Pumpkin Pasties

From the Harry Potter series by J.K. Rowling 

This is the first "repeat" recipe. By "repeat" I mean I've already posted another recipe from Harry Potter, Butterbeer, which was actually the first entry to this blog. Some nerdy things are just a plethora of tasty-sounding fantasy food, and Harry Potter is one of them. A pasty is a filled pastry case, commonly associated with Cornwall in the UK. It's made by placing filling on a flat pastry shape, usually a circle, and folding it to wrap the filling, crimping the edge to form a seal. The result is a raised semicircular package of yummy. In Harry Potter, Pumpkin Pasties are a wizarding food sold on the Hogwarts Express food trolley, and were enjoyed by Harry and Ron on their first trip to school. Traditional Cornish pasties are usually savory and filled with diced beef and potatoes, but since the main ingredient is pumpkin and it is sold with other sweets like chocolate frogs and jellybeans, it is assumed that Rowling's pasties are sweet. But, for those of you who always figured Pumpkin Pasties to be savory, here is my recipe recommendation: Savory Pumpkin Pasties.


2 eggs, slightly beaten

3/4 cup sugar

2 cups fresh sugar pumkin (or 1lb. canned)

1/2 teaspoon salt

2 tbs. melted butter

1 tsp. cinnamon

1/2 tsp. ginger

1/2 tsp. cloves

1/2 tsp. cardamon

1/2 tsp. allspice

1 can evaporated milk

18 oz. pie crust pastry (enough for four single standard pie crusts)

If you don't know how to prep fresh pumpkin, here's some instructions.
Add eggs and sugar to a mixing bowl and mix until well blended. Stir in the pumpkin, butter, salt and spices. Add evaporated milk and mix well. Bake the filling in a large casserole dish that has been buttered or sprayed with pam. Bake at 425 degrees for 15 minutes. Reduce temperature to 350 degrees and continue baking for 45 minutes or until your fork comes out clean. Let the filling cool completely. Make or purchase pie crust pastry. Roll pastry thin and cut into circles about 4 inches in diameter. Put a spoonful of the pumpkin mixture towards one side of the center of the circle. Fold over the crust into a half-circle and firmly crimp the edges closed. Cut with a paring knife three small slits in the top for venting. Place on a greased cookie sheet. Bake at 400 degrees only until crust is a light golden brown, around 10 minutes. Brush each with some butter and dust with cinnamon and sugar.

Pumpkin Pasties on FoodistaPumpkin Pasties
sweet 209165481903602627

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  1. This sounds really good!! I want you to make it for me next time we see each other. Reminds me I want to reread all the Harry Potter books.

  2. Yummy!

    I've left you a little award on my site. Come on over and pick it up. You deserve it for being so unique.

  3. Hey Cass!

    How are you? It's Jess, I just noticed your blog - I love it! It's such a great idea! And it's perfectly you. I'm thinking about making the pumpkin goat cheese soup myself. And I love the Hasperat recipe! I went to Star Trek the Experience before it closed in August (still sad about that one...) and Wes and I shared a Warp Core Breach. I'd love to find a recipe of that too!

    I hope you keep updating this, it's such a great idea. I have a musical suggestion. You should post a recipe for a Savoy Truffle (as Sung by the Beatles on the White Album)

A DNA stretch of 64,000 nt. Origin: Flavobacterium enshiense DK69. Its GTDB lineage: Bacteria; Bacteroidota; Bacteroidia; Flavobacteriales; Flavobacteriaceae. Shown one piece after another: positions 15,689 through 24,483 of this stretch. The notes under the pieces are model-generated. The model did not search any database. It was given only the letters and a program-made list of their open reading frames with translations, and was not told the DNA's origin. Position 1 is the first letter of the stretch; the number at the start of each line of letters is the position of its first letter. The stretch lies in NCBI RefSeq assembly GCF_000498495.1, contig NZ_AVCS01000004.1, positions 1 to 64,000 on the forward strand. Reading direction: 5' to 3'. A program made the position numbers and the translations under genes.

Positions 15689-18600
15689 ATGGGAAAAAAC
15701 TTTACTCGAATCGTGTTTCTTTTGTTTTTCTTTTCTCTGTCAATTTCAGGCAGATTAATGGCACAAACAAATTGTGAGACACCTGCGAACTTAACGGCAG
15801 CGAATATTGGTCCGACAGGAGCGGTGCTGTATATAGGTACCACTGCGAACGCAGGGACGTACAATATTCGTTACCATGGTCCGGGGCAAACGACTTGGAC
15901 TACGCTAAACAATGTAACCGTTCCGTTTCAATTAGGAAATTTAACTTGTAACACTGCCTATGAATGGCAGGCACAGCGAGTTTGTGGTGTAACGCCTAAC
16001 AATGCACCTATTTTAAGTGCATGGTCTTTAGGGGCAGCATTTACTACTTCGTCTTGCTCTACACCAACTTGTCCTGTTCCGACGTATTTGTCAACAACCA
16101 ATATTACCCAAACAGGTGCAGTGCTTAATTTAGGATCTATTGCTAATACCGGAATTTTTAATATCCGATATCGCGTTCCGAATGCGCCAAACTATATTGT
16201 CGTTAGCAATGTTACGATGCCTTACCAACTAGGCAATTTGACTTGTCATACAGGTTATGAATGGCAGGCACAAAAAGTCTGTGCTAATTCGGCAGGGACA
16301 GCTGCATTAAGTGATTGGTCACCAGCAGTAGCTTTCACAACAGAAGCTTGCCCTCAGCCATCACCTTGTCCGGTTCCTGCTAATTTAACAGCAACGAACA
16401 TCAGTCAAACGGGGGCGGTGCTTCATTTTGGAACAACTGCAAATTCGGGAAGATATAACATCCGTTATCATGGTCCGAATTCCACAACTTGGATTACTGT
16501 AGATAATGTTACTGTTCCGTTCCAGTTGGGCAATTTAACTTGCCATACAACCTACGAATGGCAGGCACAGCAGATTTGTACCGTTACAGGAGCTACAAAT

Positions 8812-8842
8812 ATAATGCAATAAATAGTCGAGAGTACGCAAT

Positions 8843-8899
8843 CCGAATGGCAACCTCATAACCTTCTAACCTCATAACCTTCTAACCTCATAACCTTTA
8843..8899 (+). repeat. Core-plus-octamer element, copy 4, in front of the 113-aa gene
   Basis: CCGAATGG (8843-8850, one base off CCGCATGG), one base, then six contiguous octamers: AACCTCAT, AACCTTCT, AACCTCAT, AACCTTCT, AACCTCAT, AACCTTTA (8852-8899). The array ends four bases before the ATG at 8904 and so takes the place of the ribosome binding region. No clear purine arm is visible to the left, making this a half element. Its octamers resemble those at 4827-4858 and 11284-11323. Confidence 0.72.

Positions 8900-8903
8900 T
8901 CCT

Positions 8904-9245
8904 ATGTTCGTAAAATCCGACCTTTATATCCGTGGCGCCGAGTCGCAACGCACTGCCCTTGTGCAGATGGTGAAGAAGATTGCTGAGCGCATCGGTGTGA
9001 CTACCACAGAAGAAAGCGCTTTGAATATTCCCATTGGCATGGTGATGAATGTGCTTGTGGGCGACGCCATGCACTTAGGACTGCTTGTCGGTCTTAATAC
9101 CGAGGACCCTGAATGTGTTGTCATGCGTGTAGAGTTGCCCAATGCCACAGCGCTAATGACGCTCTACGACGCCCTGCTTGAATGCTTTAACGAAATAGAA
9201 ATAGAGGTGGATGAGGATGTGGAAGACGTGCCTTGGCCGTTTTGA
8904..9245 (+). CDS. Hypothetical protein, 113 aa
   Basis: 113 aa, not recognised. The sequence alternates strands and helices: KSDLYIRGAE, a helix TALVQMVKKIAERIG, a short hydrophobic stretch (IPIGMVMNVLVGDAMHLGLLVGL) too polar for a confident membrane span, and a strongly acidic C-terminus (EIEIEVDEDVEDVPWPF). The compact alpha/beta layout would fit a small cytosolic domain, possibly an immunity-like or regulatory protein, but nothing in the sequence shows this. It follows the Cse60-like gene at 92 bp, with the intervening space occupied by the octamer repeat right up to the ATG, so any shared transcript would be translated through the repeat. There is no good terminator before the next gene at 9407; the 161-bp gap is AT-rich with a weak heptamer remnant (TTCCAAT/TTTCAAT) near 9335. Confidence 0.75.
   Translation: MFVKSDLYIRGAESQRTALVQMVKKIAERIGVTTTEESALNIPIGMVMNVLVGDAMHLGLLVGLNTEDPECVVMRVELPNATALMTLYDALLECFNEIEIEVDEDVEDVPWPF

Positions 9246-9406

Randomly (or appropriately?) enough, the American Alliance for Medical Cannabis has posted a suggestion for a Savoy Truffle recipe on their website:

    Anyway, now that I've rambled I really miss you and I hope we can catch up sometime. It's been far too long! I hope you're doing well.


  5. Ooooo! For a variety of savory treats you should do Scooby Snacks! I used to watch Scooby Doo all the time, and I always wondered what it might have tasted like.

  6. I don't understand why you assume pumpkin pasties are sweet just because of the pumpkin. Unless you are from North America?

    Pumpkin is a vegetable and thus is eaten in savoury dishes outside of the USA. In fact, I know many people who assume pumpkin pie is savoury... just because it has pumpkin in it.

    Ask people in the UK, and indeed the Commonwealth, and they'll tell you they assumed pumpkin pasties were savoury - firstly because the the vegetable status of the pumpkin, and secondly the savoury status of Cornish pasties.

    1. I think it was assumed not due to the pumpkin, but due to the fact that is was being sold with all of the other " sweets"

    2. Just thought I'd point out that Canada (about a third of North America) is, in fact, part of the Commonwealth, and we share Americans' preference for sweet pumpkin dishes! Pumpkins are traditionally cooked sweet in lots of other places, too, like Thailand, Myanmar, the Middle East, and India.

      As an aside, pumpkins are actually thought to have originated in North America, so I feel like if you want to claim they're "supposed" to be eaten a certain way, the way North Americans eat them might be it.

    3. I would firstly like to point out that a pumpkin is a FRUIT. So all your mumbo jumbo about them having to be savory just because they're a vegetable is unfounded. And secondly, haven't you ever had brown sugared carrots? Or candied yams? Sweet Potatoes? All vegetables. All sweet.

    4. Bosnian here (nowhere near North America). My grandmothers and great grandmothers all made exclusively sweet pumpkin dishes ever since I can remember. And I would bet their grandmothers did it too, but I only state what I have experienced for myself.

      And I agree with the first Anonymous, in the Harry Potter world, these pasties were sold on the Hogwarts Express SWEETS cart, there is no way they could be anything other than sweet, no matter what the pumpkin's status is.

  7. Anonymous: Pumpkin Pasties are referred to in Harry Potter as treats, first sold on the train's treat cart along with many-flavored jelly beans, chocolate frogs and other sweets. From that it can be assumed that they are sweet regardless of the continent from which you come.